my partner’s career means we move all the time and it’s destroying my resume — Ask a Manager


A reader writes:

While my partner has a prestigious career, it often requires we move to places I have no control over. Every time we move, I struggle to find work. My resume is choppy, I don’t speak the local language, my degrees are not equivalent, etc.

I want so desperately to have a strong career, but I’m almost 30 and my resume is in tatters. I have to take low level, minimum wage jobs wherever we go. I feel like I’ve lost my chance to have a career and will just be working odd jobs the rest of my life. I’ve considered going back to school for a career I really want, but it would take me 7-10 years to become accredited, if I even get accepted and can afford the program. I’d be close to 40 by the time I finished. How do I cope knowing I will never be financially independent from my partner? I feel like such a failure.

Building on that, how do I build a life with a high-achieving partner and all his high achieving friends when I feel like I’m so much less? Their disinterest in my career choices is down right comical and while it just might be ignorance about what I do, I cant help but shake the feeling everyone thinks I am actually just stupid/lazy.

No one has been able to give me any more advice than “buck up and work hard.”

I’m not going to tell you to buck up and work hard. I think that’s crappy advice that ignores the reality of your situation (and I suspect people are giving it because they don’t know what else to advise).

I think you should stop dismissing the idea of going back to school for the career you really want. Being close to 40 when you finish isn’t an obstacle at all. You’ll have a ton of working years left after 40 — so why not position yourself to spend them doing what you want to be doing? We’re talking about more than half of your working life!

If school turns out not to be an option for some reason (you’re not accepted, can’t afford it, or just decide it’s not for you after all), then I think you’ve got to figure out if there are any alternatives to low-level, minimum wage jobs despite your frequent moving. Can you get a job that you continue remotely after you move? Is there work where the location-hopping would be an advantage in some way (like something involving travel, languages, or cultural competence)? Can you switch to a freelance model where your clients don’t care where you’re based? (This will depend on your skills, but for example: writing, graphic design, website building, and on and on.) None of these paths are easy but if you can make one of them work, it would probably be a huge increase in your quality of life and overall comfort and job satisfaction.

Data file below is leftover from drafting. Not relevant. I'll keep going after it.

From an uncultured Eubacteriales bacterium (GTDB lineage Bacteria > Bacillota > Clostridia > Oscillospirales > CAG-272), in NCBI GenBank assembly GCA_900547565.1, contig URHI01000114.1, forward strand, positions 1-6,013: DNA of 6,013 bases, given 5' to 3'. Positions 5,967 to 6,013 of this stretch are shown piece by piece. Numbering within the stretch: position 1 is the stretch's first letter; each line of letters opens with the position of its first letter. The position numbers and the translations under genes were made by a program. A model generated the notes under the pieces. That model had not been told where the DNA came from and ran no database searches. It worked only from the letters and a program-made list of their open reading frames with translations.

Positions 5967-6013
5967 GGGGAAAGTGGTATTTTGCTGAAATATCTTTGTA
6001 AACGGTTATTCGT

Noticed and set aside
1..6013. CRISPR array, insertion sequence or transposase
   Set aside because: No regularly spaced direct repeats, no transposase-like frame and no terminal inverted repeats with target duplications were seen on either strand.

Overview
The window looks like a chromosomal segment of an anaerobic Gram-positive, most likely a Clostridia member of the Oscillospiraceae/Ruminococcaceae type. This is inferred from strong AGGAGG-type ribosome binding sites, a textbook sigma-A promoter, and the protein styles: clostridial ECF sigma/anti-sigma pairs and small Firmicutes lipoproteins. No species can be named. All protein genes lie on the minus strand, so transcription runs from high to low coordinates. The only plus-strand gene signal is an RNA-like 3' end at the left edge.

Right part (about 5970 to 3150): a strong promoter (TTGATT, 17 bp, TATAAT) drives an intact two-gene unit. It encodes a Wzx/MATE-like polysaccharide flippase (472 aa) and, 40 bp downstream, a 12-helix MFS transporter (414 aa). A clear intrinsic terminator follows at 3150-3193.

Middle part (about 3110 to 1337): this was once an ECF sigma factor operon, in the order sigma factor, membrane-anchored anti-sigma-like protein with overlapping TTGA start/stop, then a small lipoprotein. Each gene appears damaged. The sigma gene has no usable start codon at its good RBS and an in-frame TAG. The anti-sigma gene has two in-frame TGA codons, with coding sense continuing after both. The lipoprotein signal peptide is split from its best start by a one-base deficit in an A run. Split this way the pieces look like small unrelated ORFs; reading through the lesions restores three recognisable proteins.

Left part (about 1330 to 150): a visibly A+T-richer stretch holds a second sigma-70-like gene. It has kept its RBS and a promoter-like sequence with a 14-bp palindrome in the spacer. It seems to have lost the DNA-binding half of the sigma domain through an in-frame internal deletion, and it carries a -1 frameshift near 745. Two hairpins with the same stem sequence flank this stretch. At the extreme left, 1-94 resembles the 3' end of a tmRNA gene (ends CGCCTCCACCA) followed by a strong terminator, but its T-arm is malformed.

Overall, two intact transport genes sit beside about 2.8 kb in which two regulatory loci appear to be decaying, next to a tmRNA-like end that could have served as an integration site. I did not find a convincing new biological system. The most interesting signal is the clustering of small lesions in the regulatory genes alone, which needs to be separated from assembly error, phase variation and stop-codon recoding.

But there’s also a conversation to be had here with your partner. Does he know how unhappy you are on this front? Have you been explicit about the toll your set-up is taking on your career prospects? Does it still make sense to prioritize his career over yours, now that you both see the price you’re paying? Are you both comfortable with the position this could leave you in if something were to happen to him or to the relationship? And if not, what should you be doing doing differently in response to that, individually and as a couple?

There are all sorts of reasons people decide to make the trade-offs you’re making in your relationship and your career, and you might be very confident those reasons are still right for you — but make sure you’ve revisited those questions recently.

As for your partner’s friends … I don’t doubt that they’re not asking a ton of questions about your career choices, because that’s a very common dynamic. If they’re in fields similar to his, some of that may be the sort of conversational selfishness that takes over when a group of people in adjacent fields get together. But it also could be that your jobs aren’t ones you’ve been deeply invested in (at least that’s my read from your letter) and aren’t a part of your identity in the way your partner’s might be his. If that’s the case, people might be picking up on that and responding accordingly. Or, yes, it could be that they see you as less than them — but unless you’ve seen other evidence of that kind of classism/unkindness/snottiness from them, it’s possible this is stemming from your own feelings on your work situation. Can you try taking to them about other things going on in your life besides work — hobbies, interests, family, however you find fulfillment these days? If they’re not responsive to that either, then your partner has crappy friends and that’s another conversation for the two of you to have.

Ultimately, your partner needs to be part of the conversation with you on all of this. It can’t be that he gets to drag you around the world following his professional dreams while you’re miserable and left to deal with that alone (and surely he wouldn’t want that either). Ask him to be part of figuring this out.



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